Ignore the headlines: multi-academy trusts are showing great potential for maximising the talents of teachers, leaders and others, says Michael Pain

There’s no doubt the academy system has received a pretty harsh press of late. If we’re not seeing headlines comparing trust leaders to the bankers who crashed the financial system, we’re being told of how they’re making local communities feel “powerless” as they move towards the rigorous governance structures they’re otherwise criticised for not having in place.

Don’t get me wrong, the press plays an essential role in highlighting poor practice in academy trusts or elsewhere in our education system. However, as someone who has developed a number of multi-academy trust leaders’ networks across the country, and who is in close touch with the work of dozens of trusts, I feel the tone of late has done a disservice to the way in which many MATs are overcoming some of the system’s most entrenched challenges.

That’s why it was encouraging to see last week’s research by the National Foundation for Educational Research that shows how MATs are actively deploying their teachers across schools, not least to those schools with the most disadvantaged intakes and who traditionally find it tricky to recruit and retain staff. This is important because, as a system, we urgently need to find ways to move our best teachers into some of our most challenging schools, finding solutions where policies such as the national teaching service have previously failed.

The distance between schools must be sensible

What’s more, the research also highlights how MATs are creating their own leadership pipelines, potentially mitigating some of the leadership recruitment challenges faced by the wider system.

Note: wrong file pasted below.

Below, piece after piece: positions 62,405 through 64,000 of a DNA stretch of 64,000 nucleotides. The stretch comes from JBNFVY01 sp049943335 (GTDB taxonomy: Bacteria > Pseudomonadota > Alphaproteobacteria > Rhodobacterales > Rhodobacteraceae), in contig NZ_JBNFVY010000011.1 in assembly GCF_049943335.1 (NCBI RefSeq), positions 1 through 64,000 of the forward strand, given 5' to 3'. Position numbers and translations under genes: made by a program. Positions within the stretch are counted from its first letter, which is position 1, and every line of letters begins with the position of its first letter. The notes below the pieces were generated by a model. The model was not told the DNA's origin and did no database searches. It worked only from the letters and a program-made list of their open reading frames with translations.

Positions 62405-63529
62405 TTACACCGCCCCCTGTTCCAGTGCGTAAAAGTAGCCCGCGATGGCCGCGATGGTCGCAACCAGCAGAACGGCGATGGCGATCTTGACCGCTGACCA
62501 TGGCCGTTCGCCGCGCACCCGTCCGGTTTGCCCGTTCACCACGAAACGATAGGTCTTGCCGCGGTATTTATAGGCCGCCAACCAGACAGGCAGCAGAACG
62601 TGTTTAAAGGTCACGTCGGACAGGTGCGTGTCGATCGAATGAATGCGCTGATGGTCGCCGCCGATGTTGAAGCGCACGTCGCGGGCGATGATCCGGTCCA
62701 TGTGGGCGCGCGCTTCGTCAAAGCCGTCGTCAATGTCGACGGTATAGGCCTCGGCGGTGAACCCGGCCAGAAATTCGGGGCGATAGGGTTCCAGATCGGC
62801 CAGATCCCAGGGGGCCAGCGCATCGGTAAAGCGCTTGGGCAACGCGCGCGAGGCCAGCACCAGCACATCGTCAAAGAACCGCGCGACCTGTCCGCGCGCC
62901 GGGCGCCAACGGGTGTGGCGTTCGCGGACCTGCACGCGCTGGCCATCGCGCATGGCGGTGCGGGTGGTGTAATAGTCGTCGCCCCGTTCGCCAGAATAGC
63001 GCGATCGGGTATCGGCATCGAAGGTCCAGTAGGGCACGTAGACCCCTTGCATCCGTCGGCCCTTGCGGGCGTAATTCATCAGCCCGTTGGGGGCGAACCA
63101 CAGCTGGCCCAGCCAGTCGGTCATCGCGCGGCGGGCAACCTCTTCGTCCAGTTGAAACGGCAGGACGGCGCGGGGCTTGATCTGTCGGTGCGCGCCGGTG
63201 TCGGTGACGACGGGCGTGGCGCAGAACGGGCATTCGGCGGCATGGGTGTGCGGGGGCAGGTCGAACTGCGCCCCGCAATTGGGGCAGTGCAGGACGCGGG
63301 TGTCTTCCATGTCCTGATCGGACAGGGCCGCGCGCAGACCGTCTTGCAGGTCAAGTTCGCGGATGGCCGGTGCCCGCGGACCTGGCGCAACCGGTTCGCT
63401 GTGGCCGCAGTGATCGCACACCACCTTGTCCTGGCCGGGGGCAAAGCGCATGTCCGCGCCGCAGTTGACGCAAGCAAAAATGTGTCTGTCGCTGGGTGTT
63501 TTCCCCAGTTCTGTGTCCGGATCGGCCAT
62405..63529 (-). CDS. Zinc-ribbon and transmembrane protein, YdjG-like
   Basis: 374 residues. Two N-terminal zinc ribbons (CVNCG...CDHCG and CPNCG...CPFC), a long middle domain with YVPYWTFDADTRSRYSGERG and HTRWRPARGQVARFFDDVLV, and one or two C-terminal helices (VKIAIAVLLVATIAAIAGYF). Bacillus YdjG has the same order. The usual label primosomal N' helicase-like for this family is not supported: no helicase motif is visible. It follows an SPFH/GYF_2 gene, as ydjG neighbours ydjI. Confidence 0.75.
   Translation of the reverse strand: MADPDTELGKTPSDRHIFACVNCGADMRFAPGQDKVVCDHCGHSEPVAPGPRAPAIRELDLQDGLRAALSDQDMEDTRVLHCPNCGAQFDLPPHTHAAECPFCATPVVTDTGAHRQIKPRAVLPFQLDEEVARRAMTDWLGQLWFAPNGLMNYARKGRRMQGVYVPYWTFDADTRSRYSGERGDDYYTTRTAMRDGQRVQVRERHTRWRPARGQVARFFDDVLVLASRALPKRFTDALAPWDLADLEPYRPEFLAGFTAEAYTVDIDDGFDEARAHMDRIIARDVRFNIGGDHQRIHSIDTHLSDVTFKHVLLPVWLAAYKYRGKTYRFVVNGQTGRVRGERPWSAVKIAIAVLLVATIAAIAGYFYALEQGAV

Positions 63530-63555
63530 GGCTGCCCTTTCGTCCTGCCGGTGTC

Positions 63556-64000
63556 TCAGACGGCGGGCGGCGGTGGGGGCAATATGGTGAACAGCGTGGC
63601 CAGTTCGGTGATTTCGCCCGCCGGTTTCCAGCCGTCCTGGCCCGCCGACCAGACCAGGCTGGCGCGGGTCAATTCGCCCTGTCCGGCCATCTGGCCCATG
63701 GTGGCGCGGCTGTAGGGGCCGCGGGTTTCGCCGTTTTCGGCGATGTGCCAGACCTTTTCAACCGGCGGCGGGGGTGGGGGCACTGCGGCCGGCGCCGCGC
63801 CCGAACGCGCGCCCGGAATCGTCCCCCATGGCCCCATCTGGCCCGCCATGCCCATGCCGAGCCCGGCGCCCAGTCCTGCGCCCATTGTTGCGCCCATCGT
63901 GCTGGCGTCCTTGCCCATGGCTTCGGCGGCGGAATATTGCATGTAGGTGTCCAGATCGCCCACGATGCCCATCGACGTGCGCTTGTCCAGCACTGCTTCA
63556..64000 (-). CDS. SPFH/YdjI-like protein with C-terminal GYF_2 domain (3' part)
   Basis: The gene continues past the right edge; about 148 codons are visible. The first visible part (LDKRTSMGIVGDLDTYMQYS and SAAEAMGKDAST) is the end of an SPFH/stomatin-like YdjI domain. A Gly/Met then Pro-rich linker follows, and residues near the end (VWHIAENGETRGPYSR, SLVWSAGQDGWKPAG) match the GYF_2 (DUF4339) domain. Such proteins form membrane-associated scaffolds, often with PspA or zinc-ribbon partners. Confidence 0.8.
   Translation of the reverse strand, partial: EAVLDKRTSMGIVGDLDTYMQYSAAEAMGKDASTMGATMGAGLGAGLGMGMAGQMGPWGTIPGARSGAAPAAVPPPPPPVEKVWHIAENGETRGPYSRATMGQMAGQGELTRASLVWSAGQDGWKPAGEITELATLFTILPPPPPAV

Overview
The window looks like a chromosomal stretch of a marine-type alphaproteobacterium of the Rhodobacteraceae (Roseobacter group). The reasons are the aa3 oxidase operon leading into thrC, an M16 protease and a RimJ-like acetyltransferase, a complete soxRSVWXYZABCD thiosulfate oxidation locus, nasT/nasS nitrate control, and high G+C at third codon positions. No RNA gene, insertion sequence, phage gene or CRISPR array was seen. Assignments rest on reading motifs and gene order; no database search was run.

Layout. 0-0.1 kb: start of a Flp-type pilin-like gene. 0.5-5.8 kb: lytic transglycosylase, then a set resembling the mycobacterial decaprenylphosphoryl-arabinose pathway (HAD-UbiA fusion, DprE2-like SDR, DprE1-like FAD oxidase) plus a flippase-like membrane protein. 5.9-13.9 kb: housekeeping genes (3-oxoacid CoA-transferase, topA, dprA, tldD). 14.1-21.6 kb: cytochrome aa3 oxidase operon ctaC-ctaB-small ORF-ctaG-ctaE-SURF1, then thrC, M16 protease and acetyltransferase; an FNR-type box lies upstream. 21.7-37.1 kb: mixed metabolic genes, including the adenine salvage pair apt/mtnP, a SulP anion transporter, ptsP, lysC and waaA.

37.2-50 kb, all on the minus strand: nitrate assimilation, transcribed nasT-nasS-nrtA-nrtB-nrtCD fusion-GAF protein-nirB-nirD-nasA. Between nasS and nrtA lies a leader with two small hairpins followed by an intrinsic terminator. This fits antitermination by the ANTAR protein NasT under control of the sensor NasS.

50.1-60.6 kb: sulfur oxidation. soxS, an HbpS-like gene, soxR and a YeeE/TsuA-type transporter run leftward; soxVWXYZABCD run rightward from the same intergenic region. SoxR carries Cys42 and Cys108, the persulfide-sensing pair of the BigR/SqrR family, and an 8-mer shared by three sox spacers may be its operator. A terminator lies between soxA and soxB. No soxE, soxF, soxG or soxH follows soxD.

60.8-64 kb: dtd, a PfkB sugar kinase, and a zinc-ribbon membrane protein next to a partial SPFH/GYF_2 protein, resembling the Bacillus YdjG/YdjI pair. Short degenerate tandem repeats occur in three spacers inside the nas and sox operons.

However, even these conclusions have faced criticism. Some have suggested that the movement of teachers between schools is disrespectful and disruptive at a time when we should be focusing on workload and work-life balance.

That overlooks two points. First, the numerous MAT leaders I have spoken with are clear that they will only move teachers between schools who want to move. Any trust that does otherwise won’t retain its best staff or reputation for long.

Second, research shows that millennial employees are attracted to organisations that provide ample opportunities to work across a range of settings and contexts (we’re told that many of this generation will, through choice, have at least ten jobs during their lifetimes). If we are going to attract the most talented employees and graduates – in education we really do need to be strategic about how we do this – we need to give our top employees the variety and diversity of work experiences that MATs can provide.

The leadership development finding is also important.

MATs have been accused of narrowing the autonomy and freedom of leaders in their schools. Yet, many are providing a structure for people to step up to leadership at all levels: as teachers taking on a leadership secondment in another school or as a head who can also step up to a trust-wide school improvement role.

If some MATs do take away autonomy, it’s usually in those areas that have been shown to put potential heads off the job, such as finance and site management. Rather than diminishing the opportunities to lead school improvement, MATs are enabling these opportunities to proliferate.

Geographical proximity is key to all of this. Providing secondments, career development, and cross-trust leadership opportunities is only viable if the distance between schools is sensible. MATs make that work either by limiting their growth to a specific locality or moving to cluster models.

Some of the criticisms aimed at the MAT system have been justified; some have not. But the way in which many MATs work has huge potential to attract talented people to join and remain in the profession, serving some of our most disadvantaged pupils.
That’s not to be scoffed at when we know that it is teachers who ultimately make the difference.

 

Michael Pain is chief executive of Forum Education